USA, Plaintiff, represented by Erin M. Creegan , United States Attorney District of Nevada, Nadia Janjua Ahmed , U.S. Attorney's Office, Nicholas D. Dickinson , US Attorneys Office, Roger W. Wenthe , U.S. Attorney's Office, Steven W. Myhre , U.S. Attorney's Office & Peter S. Levitt , U.S. Attorney.


ORDER

GLORIA M. NAVARRO, Chief District Judge.

Pending before the Court is the Government's Motion for an Order Setting a Definite Date to Commence the Second Trial. (ECF No. 1837). Defendant Peter T. Santilli, Jr. ("Santilli") filed a Motion for Joinder (ECF No. 1840), and Defendant Ryan W. Payne ("Payne") filed a Response (ECF No. 1844).

On March 2, 2016, a federal grand jury sitting in the District of Nevada returned a Superseding Indictment charging nineteen defendants with sixteen counts related to a confrontation with Bureau of Land Management ("BLM") Officers in Bunkerville, Nevada, on April 12, 2014. (ECF No. 27).

On December 12, 2016, Magistrate Judge Peggy Leen entered an Order (ECF No. 1098) severing the nineteen defendants in this case into three tiers and informing the parties that the commencement of each trial will begin 30 days after the conclusion of the previous trial. As of the date of this order, the jury for the Tier 3 defendants continues deliberations for the first trial. The Government requests that the Court set a definite trial date on, or after, June 5, 2017. (Gov't Mot., ECF No. 1837). Both Santilli and Payne agree "that having a definite date set for trial advances [their] interest" and they do not "oppose the date proposed by the Government." (Payne Resp. 3:6-7, ECF No. 1844); (see also Santilli Mot. Joinder 2:2-6, ECF No. 1840).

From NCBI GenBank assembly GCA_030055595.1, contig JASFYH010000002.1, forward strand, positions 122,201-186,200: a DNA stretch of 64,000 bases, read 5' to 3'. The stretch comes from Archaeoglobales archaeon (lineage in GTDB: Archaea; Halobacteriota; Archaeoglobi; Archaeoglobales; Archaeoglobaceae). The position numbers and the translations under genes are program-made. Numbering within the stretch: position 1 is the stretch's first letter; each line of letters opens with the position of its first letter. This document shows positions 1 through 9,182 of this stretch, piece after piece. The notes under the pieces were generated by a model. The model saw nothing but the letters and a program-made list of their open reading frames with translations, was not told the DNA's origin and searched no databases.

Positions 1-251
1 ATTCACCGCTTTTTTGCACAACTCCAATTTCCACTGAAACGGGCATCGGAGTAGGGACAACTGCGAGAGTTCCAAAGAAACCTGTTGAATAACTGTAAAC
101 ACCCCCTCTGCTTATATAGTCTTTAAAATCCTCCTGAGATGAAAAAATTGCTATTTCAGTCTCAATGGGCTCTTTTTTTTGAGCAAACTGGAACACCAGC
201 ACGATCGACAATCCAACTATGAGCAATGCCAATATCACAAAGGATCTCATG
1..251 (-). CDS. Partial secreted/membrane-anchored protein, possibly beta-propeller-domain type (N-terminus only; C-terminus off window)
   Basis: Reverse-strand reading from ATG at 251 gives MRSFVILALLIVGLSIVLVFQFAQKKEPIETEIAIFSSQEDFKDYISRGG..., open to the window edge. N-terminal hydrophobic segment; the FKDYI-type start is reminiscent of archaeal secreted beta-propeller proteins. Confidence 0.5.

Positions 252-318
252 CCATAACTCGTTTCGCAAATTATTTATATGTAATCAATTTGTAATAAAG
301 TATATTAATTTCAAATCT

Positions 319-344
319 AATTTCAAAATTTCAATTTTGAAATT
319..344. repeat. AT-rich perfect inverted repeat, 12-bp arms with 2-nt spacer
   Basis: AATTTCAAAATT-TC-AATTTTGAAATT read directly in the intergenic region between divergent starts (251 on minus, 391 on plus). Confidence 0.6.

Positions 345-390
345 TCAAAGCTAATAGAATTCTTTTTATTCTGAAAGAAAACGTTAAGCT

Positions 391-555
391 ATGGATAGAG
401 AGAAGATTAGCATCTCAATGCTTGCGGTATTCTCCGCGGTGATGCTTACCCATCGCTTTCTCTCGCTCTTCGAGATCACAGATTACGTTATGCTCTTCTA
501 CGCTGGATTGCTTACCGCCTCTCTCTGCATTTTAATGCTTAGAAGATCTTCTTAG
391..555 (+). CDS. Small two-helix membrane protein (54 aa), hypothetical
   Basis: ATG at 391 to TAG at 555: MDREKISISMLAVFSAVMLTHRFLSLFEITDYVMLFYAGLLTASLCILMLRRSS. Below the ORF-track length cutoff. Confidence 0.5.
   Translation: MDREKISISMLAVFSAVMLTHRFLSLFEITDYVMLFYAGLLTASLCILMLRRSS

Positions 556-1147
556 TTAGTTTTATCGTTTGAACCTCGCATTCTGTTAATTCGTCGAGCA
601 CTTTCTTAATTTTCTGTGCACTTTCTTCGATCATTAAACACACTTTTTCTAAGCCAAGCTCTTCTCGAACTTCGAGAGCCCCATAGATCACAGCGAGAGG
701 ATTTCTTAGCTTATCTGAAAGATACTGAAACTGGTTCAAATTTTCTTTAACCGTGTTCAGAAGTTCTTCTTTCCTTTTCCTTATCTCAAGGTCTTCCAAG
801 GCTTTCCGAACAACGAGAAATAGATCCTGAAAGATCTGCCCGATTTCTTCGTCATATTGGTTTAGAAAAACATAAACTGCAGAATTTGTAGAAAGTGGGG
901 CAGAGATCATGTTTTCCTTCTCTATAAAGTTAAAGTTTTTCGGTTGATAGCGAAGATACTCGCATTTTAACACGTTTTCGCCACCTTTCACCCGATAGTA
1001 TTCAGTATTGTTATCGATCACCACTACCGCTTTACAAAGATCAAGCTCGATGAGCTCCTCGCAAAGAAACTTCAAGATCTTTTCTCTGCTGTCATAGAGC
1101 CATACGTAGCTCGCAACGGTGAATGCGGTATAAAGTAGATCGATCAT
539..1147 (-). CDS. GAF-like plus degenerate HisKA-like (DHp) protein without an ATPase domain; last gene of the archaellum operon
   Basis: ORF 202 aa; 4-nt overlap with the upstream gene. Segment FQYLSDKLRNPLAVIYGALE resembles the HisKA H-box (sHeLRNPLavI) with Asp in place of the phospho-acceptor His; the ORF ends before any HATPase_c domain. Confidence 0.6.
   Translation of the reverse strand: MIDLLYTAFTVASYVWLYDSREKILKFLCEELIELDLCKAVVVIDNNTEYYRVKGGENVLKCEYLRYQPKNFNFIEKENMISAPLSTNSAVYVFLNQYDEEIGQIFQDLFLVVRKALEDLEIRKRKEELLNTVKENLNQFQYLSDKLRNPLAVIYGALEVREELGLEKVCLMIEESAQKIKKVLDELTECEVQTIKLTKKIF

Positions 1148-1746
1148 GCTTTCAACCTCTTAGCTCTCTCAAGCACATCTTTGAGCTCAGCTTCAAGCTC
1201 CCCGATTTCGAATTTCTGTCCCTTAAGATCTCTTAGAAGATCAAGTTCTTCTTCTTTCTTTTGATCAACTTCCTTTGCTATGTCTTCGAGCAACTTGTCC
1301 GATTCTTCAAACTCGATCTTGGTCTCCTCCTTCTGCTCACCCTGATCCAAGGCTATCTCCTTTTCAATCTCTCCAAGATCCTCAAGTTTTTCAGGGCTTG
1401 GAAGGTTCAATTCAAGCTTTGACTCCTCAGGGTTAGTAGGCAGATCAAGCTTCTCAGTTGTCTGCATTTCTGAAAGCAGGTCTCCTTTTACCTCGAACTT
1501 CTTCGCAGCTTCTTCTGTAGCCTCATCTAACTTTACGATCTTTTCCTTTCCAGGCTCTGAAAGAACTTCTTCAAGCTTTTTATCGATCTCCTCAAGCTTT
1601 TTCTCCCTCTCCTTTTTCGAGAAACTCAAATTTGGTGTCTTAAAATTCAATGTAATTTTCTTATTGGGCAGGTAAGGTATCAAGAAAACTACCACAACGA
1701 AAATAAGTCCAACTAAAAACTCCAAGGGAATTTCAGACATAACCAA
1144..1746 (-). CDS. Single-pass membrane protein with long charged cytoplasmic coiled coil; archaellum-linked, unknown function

The Court finds it is appropriate to set a definite trial date for the Tier 1 defendants in the second trial in this case. First, the parties need to prepare subpoenas and schedule their witnesses. (See Gov't Mot. 3:4-9); (see also Santilli Mot. Joinder 2:5-6). Additionally, as the Government explains in its Motion, it "will need time to comply with its ongoing disclosure obligations under Rule 16." (Gov't Mot. 3:10-11). As such, the Court now sets a definite trial date for the second trial of June 26, 2017.